By 1857, some hulks still obstructed the harbour, while others had been overtaken by the expanding waterfront, forming the basement to tenements built on their decks. By the early 1870s, a seawall enclosed the cove along a path concurrent with the present-day Embarcadero. In 1888, a Mr. Bancroft, a local historian, wrote that "even now, remains of the vessels are found under the filled foundations of houses".
The reclaimed Cove now forms San Francisco’s flattest land – the Financial District and the Embarcadero. If in these parts you find yourself going uphill, you’re close to the original shoreline. This area is a veritable ship graveyard, although that fact was soon forgotten in the fast expanding city. Some ships have been rediscovered during later construction work, some several times. Around 45 of them are known to lie beneath downtown San Francisco. Some are marked with plaques or an outline on the street, but most ships of this ghost fleet remain forgotten. Marine historian James Delgado suspects some 30 more are still undiscovered, resting beneath a few dozen feet of silt.
This map lists the ones we know of that are still 'anchored' in Yerba Buena Cove, roughly a century and a half after it was filled in. Many more are to be found in a list of over 300 ships, which among the 'sepulchred vessels' also mentions the Cadmus, which brought Lafayette to America in 1824, and the Plover, which sailed the Arctic in search of the doomed Franklin expedition.
Le Baron - Owned by Fairpool & Jonse, lay for a long time near Long Wharf, and finally sunk near North Point dock.
Palmyra - Inside of India Dock, or what is now Battery, between Greenwich and Filbert, was a small brig. Her position was about what is now the corner of Battery and Greenwich streets.
Japan - Captain Hoyt had the bark Japan. She was finally broken up by Batchelder at Cowell's wharf.
Envoy - The vessel went down north of Union street between Front & Battery streets and when the mud was squeezed up by filling Front street the old hulk reappeared and Burns stripped copper from the Hull selling the metal for 10 a pound.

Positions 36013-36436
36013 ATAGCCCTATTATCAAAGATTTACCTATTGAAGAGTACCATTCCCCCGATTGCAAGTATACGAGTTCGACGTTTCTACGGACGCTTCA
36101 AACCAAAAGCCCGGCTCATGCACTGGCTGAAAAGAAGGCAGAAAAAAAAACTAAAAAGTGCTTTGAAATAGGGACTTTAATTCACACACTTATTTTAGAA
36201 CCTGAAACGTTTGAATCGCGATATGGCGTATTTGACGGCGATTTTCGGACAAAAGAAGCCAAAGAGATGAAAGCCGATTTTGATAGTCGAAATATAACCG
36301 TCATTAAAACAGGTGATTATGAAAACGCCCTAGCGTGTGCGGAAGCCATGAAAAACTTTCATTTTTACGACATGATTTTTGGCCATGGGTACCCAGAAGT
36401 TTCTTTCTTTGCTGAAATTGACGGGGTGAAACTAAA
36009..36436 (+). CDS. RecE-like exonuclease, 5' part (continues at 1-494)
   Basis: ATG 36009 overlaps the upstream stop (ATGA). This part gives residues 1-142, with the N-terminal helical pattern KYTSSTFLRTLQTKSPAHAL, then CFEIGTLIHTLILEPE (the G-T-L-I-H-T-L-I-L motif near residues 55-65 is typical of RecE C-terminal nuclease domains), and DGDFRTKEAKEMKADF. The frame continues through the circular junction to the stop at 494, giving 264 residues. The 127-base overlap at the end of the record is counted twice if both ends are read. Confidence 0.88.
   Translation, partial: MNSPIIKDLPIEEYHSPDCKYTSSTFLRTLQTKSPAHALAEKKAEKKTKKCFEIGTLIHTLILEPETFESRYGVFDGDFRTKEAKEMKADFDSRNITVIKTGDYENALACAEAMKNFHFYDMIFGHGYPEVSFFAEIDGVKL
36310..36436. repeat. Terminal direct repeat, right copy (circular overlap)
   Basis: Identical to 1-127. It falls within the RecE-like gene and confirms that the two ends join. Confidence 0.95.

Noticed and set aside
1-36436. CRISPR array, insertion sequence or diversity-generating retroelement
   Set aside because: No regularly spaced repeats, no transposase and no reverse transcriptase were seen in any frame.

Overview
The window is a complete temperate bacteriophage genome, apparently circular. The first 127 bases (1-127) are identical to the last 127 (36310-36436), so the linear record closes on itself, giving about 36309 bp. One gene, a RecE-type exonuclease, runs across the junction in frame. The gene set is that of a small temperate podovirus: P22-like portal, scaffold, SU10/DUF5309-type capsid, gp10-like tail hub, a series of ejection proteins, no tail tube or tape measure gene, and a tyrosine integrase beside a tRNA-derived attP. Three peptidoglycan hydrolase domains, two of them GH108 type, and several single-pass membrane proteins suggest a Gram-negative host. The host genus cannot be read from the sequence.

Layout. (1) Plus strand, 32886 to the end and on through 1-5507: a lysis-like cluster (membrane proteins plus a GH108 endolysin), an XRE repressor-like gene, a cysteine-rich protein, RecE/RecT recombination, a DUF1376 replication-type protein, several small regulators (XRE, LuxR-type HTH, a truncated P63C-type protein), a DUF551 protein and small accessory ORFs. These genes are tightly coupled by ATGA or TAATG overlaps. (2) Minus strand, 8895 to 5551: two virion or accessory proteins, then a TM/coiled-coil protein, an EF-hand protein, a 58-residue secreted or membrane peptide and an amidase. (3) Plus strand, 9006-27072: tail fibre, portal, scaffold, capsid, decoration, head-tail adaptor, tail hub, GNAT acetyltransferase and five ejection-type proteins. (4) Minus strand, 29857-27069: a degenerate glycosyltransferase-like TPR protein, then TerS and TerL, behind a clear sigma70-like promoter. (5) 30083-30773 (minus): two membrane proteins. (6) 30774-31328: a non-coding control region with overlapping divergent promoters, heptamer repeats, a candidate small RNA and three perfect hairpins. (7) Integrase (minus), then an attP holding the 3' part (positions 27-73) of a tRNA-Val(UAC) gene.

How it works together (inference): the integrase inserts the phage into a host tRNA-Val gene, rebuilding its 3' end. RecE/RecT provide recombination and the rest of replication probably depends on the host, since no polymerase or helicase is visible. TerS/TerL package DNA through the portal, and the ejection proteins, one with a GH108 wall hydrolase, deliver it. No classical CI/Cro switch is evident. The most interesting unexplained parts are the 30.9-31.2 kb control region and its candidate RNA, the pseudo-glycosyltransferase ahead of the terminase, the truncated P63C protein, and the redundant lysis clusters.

Philip Hone - A store-ship, named after the Mayor of New York, gradually covered up by the filling in. The houses on Union street, opposite the Union street school, came out in this vessel.
Fortuna - aka Fortune. Used for a period as a hotel on the block now bounded by Battery and Front, Vallejo and Green streets. She was finally broken up by Hare.
Arkansas - aka the Old Ship. The ship was hauled up Pacific street, to near the northeast corner of Battery, and was used for many years as a store ship, and finally her forecastle was used as a tavern. A hotel was finally built over her. These days, you can still get a drink at The Old Ship Saloon, at 298 Pacific Avenue.
Garnet - An American brig.
Cordova - Used as a storeship for some time and finally as a water ship. Water sold for $1 and $2 a bucket in those days.
Elmira - Sunk by Captain Crowell at the corner of Pacific and Davis streets.
Inez - An old New Bedford whaler, sunk at the northwest corner of Pacific and Drumm streets on the line of Drumm, with her bow toward Pacific.
Edwin - Lay near Pacific Wharf, was made a bonded warehousing ship, built over.
Almandrilina - Owned by captain M.R. Roberts, brought round the Horn in '49. When his wife followed him by way of the Isthmus, Roberts fitted the Almandrilina for her until he completed his residence, on the corner of Washington and Stockton Streets.
Ricardo - Lying next to the remains of the Almandrilina, it was also owned by capt. Roberts and brought round the Horn by him, with full cargoes for the gold fields, afterwards converted into warehouses, and finally into boarding and lodging houses until they were covered over.
Magnolia, Brilliant - Brigs used for storage ships and boarding houses.
Balance - Built in Calcutta of teak wood, 92 years old when she arrived in San Francisco. She was captured from the British in the War of 1812 by James DeWolf's Yankee privateer True Blooded Yankee, who re-christened her the Balance to balance a ship lost by him a short time before captured by a British cruiser. Went into the mud to remain at the corner of Front and Jackson streets.